Coping with school or work when my brother or sister has cancer
Keeping up at school, uni/TAFE or work while your brother or sister is sick can be a challenge. Even getting there some days may be hard.
If you’re in school it forms a big chunk of your life. Having a brother or sister with cancer can affect you at school in lots of ways:
- You may have difficulty concentrating because you are worried about them.
- You may be tired because you are doing extra things around the house.
- You have less time to get your homework done because of these extra jobs.
- Motivation may be down.
- Your work might not be up to the usual standard.
- Friends and teachers may act weird.
It will help if you don’t have to pretend that everything is OK. While you might not want to be treated any differently, letting your teachers know what is going on may mean they cut you some slack.
Years 11 & 12
If you are doing your final school exams you may be able to get ‘special consideration’ if you have missed work or you have just had a hard time coping with it all. You will need to speak to the school counsellor who can organise this for you.
Having a brother or sister with cancer can sometimes make you or them a target for the bullies at school (especially if how they look or act has changed because of treatment).
Some people also have weird (and wrong!) ideas about cancer – like that you can catch it – and they think this is a good reason to give you or your brother or sister a hard time. You don’t have to put up with that. Let someone know what is going on.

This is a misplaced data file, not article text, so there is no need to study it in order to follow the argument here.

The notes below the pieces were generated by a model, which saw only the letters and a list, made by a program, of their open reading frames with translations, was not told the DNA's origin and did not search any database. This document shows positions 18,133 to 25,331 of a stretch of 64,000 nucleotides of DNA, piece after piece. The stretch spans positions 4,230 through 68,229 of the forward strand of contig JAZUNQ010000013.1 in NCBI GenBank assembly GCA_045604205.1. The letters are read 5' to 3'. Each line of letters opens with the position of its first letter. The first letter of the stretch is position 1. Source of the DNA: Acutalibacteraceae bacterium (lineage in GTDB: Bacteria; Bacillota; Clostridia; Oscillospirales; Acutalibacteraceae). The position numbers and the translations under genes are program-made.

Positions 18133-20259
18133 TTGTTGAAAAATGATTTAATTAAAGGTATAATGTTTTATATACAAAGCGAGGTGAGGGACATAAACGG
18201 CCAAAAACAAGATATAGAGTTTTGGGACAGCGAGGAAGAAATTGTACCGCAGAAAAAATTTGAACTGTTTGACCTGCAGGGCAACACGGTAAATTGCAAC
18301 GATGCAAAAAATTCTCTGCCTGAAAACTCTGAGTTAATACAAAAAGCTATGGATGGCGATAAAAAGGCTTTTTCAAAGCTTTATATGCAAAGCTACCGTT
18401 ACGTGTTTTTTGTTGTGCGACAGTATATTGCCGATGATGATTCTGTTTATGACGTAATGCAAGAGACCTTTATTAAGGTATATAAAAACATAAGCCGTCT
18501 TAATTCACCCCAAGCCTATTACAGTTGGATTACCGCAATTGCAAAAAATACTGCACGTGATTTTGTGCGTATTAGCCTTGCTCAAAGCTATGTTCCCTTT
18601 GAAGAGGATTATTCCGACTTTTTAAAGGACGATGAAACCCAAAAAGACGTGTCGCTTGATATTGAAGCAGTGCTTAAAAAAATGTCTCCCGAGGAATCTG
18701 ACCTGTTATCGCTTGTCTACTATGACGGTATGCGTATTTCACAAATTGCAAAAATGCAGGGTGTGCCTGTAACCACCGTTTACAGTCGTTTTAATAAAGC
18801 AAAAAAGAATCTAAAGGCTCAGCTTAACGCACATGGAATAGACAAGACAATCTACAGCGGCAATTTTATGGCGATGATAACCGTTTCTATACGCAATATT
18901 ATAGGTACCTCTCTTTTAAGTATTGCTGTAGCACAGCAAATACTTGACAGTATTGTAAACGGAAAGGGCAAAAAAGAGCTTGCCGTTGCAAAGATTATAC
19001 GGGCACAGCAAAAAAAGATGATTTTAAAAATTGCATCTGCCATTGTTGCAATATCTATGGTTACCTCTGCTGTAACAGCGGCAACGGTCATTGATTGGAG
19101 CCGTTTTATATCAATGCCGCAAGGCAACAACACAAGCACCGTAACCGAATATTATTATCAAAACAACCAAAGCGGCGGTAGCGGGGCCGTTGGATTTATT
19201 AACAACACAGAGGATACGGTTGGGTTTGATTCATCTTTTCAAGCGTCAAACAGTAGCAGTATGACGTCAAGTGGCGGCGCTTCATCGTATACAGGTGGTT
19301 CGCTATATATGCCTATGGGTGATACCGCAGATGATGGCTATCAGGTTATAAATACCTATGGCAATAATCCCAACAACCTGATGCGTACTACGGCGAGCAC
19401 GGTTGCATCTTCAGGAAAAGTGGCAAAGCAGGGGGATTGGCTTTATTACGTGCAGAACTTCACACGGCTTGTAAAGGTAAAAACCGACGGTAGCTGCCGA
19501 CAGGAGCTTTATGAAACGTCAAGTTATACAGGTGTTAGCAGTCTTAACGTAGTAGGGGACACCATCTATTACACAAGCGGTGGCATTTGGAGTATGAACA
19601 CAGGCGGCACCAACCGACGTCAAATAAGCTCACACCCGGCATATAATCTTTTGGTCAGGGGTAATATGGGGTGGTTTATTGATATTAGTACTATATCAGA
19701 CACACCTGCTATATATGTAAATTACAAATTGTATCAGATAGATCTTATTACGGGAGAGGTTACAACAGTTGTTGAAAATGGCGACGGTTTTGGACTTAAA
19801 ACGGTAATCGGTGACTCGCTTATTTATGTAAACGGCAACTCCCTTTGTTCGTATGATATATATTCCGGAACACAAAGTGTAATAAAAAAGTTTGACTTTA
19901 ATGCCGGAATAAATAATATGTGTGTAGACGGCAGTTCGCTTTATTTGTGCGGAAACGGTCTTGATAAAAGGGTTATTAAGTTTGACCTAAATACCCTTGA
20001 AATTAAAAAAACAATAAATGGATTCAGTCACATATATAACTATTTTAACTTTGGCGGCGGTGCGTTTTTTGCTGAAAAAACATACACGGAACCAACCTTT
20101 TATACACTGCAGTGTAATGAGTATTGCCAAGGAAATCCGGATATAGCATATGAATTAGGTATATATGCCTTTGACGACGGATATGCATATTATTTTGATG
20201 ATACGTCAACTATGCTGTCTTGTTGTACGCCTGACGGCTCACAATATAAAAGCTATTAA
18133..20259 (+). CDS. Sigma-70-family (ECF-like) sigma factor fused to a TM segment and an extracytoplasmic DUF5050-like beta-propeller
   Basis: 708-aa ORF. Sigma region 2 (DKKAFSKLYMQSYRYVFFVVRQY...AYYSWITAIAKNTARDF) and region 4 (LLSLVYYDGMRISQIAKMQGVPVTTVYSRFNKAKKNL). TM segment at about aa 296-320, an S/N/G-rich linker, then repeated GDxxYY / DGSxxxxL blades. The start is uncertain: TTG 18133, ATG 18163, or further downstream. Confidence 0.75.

If you are at uni or TAFE, talk to your lecturers, tutors or department heads to work out a strategy to cope with your study workload while you are supporting your brother or sister and family.
- If you’ve had to take on a lot of extra responsibility at home, you may want to defer your studies for a year or apply for special consideration when you take your exams.
- Most campuses have a Student Services Centre that provides counselling and support.
Take advantage of whatever is on offer to help you get through this stressful time.
What you tell your employer or work mates about your brother’s or sister’s cancer is completely up to you. You don’t have to tell them at all. However, you will probably find that if you do they will be supportive and understanding, especially if you have to take time off or are just having a bad day.
Check with your supervisor, manager or HR manager about your rights when it comes to taking time off. You may be entitled to take paid carer’s leave, to look after a family member who is sick, or paid compassionate leave, if a family member dies or is about to die.
The Australian Government’s FairWork website has info about your rights at work.